An embedded processor (EP), such as embedded processor 34, could be an existing Manageability Engine (ME) in the chipset or any other processing engine (including high privilege modes of the host CPU) in the platform that has access to physical DRAM and some non-volatile memory such as Flash. EP 34 may run its code from either flash or physical memory and its execution is independent of the processor cores or host platform state. This allows EP 34 to perform out-of-band manageability functions for the platform when the host cores are not executing. Merely having an embedded processor in a chip of a computer system is not new, but it is believed that using an embedded as described herein is new.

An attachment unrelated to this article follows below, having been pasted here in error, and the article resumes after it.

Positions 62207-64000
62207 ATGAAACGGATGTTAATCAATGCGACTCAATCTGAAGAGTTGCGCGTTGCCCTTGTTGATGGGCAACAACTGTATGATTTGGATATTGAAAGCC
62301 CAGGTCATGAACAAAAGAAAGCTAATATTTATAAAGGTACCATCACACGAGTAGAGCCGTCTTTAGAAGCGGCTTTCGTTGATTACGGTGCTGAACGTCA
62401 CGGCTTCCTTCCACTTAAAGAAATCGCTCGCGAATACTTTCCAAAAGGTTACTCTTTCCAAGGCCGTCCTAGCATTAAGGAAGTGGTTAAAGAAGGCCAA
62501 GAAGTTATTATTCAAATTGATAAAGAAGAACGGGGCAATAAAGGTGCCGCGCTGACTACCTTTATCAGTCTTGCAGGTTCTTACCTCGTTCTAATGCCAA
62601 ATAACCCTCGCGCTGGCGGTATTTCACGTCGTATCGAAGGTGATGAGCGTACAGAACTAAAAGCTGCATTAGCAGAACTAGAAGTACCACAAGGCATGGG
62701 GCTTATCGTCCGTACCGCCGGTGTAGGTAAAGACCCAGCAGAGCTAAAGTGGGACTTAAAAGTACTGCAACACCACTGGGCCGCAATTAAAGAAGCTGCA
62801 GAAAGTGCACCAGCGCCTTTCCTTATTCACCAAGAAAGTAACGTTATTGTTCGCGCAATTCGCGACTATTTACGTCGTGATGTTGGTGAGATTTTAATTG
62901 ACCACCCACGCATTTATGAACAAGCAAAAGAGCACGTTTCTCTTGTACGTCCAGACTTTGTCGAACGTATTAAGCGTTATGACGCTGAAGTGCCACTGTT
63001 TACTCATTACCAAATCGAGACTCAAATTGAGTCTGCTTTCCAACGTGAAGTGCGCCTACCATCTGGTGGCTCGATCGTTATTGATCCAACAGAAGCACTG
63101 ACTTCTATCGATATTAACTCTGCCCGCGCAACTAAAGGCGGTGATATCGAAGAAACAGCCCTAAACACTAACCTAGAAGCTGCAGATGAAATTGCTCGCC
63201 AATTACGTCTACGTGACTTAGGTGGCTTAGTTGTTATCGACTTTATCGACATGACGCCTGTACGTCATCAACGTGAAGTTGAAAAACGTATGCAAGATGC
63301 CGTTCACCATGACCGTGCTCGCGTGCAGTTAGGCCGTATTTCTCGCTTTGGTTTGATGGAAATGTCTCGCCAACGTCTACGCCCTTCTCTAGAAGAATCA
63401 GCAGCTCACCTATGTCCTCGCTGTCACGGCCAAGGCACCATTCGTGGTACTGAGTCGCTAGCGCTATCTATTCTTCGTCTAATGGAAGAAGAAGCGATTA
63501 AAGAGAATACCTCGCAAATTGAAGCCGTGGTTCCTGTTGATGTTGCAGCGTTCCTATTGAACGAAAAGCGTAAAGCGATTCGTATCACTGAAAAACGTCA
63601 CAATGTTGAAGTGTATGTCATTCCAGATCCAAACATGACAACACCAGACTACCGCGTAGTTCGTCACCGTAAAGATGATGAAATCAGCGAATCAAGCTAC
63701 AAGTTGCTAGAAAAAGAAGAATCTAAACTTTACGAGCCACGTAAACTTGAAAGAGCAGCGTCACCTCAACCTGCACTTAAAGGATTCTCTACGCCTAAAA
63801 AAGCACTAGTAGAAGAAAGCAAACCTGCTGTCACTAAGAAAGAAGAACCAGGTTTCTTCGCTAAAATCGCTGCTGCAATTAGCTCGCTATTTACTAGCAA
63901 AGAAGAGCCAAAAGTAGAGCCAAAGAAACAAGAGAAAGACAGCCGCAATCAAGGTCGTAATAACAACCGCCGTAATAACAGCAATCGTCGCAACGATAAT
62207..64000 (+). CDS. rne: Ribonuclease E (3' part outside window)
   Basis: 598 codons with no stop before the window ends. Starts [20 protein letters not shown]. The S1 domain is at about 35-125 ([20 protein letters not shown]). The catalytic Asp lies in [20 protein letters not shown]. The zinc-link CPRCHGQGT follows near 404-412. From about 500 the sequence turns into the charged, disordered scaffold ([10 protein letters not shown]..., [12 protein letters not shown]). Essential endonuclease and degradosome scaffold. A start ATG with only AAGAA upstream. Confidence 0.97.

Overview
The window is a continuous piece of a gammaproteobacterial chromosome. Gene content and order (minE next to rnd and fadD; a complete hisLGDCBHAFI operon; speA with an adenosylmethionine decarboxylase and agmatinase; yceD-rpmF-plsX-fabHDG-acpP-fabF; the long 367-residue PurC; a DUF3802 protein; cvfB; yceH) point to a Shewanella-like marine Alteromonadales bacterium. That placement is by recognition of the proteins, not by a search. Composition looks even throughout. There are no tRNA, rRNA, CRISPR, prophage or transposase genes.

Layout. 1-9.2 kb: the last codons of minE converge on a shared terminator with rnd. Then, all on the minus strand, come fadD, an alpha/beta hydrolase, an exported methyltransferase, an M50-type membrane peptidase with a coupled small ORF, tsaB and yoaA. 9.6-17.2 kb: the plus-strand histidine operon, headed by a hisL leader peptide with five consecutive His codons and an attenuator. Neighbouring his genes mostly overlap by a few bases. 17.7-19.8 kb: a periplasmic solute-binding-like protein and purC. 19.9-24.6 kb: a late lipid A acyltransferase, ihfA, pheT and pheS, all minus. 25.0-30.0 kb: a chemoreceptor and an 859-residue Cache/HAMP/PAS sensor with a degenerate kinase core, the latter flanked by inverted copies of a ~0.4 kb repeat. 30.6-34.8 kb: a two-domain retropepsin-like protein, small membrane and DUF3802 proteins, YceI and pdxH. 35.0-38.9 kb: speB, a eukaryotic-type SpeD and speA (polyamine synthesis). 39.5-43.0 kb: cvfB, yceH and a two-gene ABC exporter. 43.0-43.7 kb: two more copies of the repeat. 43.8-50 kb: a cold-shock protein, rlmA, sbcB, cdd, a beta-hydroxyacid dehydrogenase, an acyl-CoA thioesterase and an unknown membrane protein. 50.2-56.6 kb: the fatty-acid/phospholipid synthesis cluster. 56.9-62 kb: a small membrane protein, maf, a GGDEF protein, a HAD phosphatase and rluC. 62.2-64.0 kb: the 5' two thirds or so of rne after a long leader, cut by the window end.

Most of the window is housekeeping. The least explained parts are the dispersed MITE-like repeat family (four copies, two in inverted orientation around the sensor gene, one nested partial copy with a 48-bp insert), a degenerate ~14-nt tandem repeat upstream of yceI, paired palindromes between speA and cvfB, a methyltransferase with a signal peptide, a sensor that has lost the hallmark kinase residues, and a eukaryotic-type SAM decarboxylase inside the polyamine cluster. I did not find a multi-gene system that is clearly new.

NVRAM 38 may maintain its context without any external power. Flash technology is an example of this type of memory and is used almost in all platforms to store platform's boot strap code (BIOS) and configuration data. The size of this memory may depend on the size of platform boot strap code and any other information that may need to be stored while the platform is not powered. EP 34 may also use NVRAM to store its code and data. NVRAM 38 may include flash memory, such as “Fast Flash” according to a currently available technology or according to a Fast Flash available in the future. NVRAM 38 may be used to store data in addition to the system context. With all other things being equal, an NVRAM with faster access times is preferred. In some embodiments, NVRAM 38 has a capacity at least as great as that of DRAM system memory 20, and in some embodiments, much greater that that of the DRAM system memory 20.